(23) The provisions related to external credit assessment institutions (ECAIs) under Directive 2006/48/EC should be consistent with Regulation (EC) No 1060/2009 of the European Parliament and of the Council of 16 September 2009 on credit rating agencies(7). In particular, the Committee of European Banking Supervisors should review its guidelines on the recognition of ECAIs to avoid duplication of work and reduce the burden of the recognition process where an ECAI is registered as a credit rating agency (CRA) at Community level.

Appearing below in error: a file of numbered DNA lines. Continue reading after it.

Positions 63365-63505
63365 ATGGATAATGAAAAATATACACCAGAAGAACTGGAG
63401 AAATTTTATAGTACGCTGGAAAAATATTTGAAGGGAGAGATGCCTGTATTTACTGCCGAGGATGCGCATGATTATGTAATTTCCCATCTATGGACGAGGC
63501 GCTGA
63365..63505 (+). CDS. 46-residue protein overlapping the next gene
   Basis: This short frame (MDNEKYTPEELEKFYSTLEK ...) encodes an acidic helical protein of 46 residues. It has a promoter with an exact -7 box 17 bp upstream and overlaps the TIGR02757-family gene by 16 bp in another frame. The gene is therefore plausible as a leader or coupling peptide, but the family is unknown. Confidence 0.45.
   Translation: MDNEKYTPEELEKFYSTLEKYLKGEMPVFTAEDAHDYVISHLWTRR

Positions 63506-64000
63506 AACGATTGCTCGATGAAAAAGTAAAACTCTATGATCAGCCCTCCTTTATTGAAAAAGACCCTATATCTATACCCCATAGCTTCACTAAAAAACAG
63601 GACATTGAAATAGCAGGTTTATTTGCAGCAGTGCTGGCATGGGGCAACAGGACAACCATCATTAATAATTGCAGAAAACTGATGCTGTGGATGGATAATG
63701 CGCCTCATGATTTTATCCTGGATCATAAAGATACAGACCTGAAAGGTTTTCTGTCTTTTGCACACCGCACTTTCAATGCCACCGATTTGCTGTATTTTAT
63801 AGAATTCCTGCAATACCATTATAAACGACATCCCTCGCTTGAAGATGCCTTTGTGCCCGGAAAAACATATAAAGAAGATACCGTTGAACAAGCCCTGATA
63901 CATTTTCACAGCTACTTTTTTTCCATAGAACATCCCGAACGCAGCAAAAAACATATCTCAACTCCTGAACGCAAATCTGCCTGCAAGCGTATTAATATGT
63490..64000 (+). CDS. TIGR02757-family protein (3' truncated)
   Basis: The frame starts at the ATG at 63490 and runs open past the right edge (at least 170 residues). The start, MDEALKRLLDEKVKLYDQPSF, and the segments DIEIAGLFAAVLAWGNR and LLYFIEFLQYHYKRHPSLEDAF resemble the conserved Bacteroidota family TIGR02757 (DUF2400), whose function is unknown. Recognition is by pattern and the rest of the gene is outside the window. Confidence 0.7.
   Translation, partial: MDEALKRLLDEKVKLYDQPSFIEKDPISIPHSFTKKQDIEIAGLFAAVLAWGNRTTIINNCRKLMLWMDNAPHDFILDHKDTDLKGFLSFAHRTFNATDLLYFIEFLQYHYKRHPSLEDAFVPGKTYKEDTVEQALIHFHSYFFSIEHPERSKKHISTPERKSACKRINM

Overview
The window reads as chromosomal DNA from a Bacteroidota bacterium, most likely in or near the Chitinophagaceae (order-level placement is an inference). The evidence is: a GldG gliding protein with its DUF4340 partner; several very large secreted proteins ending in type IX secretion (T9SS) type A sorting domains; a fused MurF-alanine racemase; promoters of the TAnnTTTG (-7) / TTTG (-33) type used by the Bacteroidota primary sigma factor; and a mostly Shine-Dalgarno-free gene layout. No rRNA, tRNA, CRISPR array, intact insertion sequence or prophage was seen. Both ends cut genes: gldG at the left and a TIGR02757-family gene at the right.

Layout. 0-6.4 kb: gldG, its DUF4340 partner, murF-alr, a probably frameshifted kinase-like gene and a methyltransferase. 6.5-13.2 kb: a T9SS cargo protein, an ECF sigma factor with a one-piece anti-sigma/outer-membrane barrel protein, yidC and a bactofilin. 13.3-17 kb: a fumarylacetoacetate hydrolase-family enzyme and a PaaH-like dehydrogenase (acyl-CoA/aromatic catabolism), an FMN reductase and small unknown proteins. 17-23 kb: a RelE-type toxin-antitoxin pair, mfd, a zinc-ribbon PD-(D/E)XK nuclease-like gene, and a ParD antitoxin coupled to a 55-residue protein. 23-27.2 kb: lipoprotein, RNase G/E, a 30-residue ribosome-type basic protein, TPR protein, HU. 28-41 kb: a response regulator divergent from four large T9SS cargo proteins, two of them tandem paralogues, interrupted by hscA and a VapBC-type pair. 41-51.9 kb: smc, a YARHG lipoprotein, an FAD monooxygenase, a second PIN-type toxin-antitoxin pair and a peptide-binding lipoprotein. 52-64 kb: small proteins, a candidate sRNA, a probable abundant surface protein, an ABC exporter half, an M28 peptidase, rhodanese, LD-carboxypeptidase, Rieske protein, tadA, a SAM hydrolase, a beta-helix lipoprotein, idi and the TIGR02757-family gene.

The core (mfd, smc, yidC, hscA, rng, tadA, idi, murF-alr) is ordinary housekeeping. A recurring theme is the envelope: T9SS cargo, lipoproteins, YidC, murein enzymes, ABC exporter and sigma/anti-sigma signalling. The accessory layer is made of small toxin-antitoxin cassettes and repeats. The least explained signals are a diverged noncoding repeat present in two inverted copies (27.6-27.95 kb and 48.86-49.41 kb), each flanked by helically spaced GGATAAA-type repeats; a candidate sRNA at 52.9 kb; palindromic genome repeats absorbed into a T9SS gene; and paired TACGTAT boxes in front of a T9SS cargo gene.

(24) It is important that the misalignment between the interest of firms that ‘re-package’ loans into tradable securities and other financial instruments (originators or sponsors) and firms that invest in these securities or instruments (investors) be removed. It is also important that the interests of the originator or sponsor and the interests of investors be aligned. To achieve this, the originator or sponsor should retain a significant interest in the underlying assets. It is therefore important for the originators or the sponsors to retain exposure to the risk of the loans in question. More generally, securitisation transactions should not be structured in such a way as to avoid the application of the retention requirement, in particular through any fee or premium structure or both. Such retention should be applicable in all situations where the economic substance of a securitisation according to the definition of Directive 2006/48/EC is applicable, whatever legal structures or instruments are used to obtain this economic substance. In particular where credit risk is transferred by securitisation, investors should make their decisions only after conducting thorough due diligence, for which they need adequate information about the securitisations.